Since July 21, 170 safety inspectors at the Technical Standards and Safety Authority (TSSA), organized with OPSEU Local 546, have been on strike. These workers are responsible for ensuring the safety of amusement park rides, elevators, boilers and pressure devices, nuclear power plants, and facilities that store and handle fuels all across the province. 

These  inspectors only recently  unionized in early 2021 with the Ontario Public Service Employees Union (OPSEU) and subsequently began contract negotiations in November of that year. However in May 2022, finally fed up by management’s unwillingness to cooperate in bargaining meetings, a vote was held. Eighty-nine per cent of the members voted in favour of a strike mandate

Decades of understaffing, stagnating wages falling behind rising inflation, inadequate benefits, and lack of proper accountability for public safety standards by the TSSA were some of the key issues that led the inspectors to form a union in the first place. It goes without saying that these issues all remain today. 

Ontario has approximately 60,000 to 70,000 elevators, 2,000 ski lifts, and 2,000 amusement devices, 2,000 gas stations, 1,000 propane filling stations and numerous boilers and pressure vessels behind the scenes in new construction and existing buildings.  All of this is spread out in an area almost equal to that of France and Spain combined. Thus it is easy to see that having only 170 inspectors in charge of ensuring safety is not nearly enough. The workers on the ground understand this perfectly and have made public safety a key issue in the negotiations. 

Blatantly showing a lack of interest in public safety, the TSSA has announced that on Aug. 10 the CLE (Canadian Lakehead Exhibition) will go forward as planned even with the lack of inspectors. The inspectors plan to hold a rally outside the exhibition to warn people of the risk. Prior to this, on Thursday Aug. 4, a Rally will be held in front of the Ministry of Public and Business Service Delivery in Toronto from 10am to 2pm.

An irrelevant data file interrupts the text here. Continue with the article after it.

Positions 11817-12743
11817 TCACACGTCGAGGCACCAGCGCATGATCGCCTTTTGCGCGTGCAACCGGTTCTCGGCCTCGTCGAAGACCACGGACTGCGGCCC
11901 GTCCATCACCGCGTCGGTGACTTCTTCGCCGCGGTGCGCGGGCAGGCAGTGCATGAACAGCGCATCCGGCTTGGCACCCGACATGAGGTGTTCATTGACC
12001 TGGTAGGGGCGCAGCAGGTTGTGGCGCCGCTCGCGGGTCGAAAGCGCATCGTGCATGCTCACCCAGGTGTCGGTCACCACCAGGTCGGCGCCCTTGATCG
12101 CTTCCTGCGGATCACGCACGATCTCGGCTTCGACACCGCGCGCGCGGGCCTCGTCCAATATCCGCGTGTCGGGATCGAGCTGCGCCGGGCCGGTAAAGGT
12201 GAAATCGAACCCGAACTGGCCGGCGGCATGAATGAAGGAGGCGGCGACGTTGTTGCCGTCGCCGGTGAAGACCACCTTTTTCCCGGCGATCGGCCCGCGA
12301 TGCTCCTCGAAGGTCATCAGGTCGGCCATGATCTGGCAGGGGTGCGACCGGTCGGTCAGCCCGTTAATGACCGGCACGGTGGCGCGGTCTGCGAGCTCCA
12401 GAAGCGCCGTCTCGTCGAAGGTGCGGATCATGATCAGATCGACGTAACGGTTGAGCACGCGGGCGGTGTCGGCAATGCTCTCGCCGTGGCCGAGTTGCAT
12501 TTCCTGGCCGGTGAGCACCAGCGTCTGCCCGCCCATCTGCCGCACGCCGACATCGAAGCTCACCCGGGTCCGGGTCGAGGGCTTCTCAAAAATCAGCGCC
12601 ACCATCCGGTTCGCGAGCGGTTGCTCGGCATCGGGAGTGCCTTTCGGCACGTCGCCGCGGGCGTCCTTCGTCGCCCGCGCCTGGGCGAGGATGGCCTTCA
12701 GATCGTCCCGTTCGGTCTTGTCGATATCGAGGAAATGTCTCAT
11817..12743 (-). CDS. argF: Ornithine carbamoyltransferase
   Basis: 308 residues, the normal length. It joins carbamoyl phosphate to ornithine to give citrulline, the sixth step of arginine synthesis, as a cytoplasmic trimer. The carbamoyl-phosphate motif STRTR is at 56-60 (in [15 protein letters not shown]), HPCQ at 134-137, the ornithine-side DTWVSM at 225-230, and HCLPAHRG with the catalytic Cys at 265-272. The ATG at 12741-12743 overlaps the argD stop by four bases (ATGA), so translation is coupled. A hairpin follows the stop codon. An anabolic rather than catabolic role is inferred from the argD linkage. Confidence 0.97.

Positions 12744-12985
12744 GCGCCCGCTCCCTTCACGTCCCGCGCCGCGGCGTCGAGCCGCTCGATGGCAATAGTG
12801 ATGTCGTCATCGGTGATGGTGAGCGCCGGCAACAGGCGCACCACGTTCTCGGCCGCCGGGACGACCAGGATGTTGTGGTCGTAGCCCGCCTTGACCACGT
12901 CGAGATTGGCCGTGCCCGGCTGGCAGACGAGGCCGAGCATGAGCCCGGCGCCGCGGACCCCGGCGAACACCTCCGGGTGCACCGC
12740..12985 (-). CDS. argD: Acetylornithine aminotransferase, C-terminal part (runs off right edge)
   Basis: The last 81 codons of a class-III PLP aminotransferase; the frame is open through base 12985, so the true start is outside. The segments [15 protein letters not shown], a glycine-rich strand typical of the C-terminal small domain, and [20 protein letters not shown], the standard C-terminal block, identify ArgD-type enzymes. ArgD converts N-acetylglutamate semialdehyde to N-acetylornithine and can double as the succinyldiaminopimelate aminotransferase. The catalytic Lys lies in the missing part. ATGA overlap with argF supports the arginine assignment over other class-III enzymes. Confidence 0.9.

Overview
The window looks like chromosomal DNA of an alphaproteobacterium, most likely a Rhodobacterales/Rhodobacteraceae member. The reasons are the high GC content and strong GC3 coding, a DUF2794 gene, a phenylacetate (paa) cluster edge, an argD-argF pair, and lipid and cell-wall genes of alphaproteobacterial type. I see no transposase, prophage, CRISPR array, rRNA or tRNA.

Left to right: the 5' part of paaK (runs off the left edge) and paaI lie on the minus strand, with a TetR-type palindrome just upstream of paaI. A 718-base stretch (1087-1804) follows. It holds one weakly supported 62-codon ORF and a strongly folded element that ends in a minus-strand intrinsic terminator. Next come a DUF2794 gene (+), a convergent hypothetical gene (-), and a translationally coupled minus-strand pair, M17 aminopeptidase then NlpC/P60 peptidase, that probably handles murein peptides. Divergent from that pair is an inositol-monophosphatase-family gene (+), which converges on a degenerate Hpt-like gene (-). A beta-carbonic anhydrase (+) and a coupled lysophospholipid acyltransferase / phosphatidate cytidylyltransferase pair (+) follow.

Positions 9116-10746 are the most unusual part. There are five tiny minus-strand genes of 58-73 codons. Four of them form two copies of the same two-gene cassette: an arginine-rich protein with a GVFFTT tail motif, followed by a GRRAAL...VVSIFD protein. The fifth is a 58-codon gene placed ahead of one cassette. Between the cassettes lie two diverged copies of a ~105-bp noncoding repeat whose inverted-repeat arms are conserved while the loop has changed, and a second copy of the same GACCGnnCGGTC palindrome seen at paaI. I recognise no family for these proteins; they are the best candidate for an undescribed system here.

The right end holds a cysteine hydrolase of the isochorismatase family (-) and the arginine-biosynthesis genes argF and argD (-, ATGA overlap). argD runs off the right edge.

OPSEU President, JP Hornick expressed support for TSSA workers, recently stating

“Safety inspectors at TSSA joined OPSEU/SEFPO because of the overwhelming need for change. The changes they’re fighting for will improve community safety. They deserve to be shown respect in bargaining with their employer. OPSEU/SEFPO is backing Local 546 members every step of the way,” 

Beyond mere words of support, however, action is required. OPSEU should be mobilizing its members all across the province to support picket lines of TSSA workers. If necessary, sympathy strike actions should even be considered. This should be combined with calls for broader solidarity across the entire Ontario labour movement, including the Ontario Federation of Labour and its many affiliates.

TSSA management under the Ford regime is clearly prioritizing cost containment over protecting the essential infrastructure they are supposed to oversee. In the face of such gross mismanagement and union busting, the workers must come together and take matters into their own hands to ensure public safety and wage increases in line with inflation.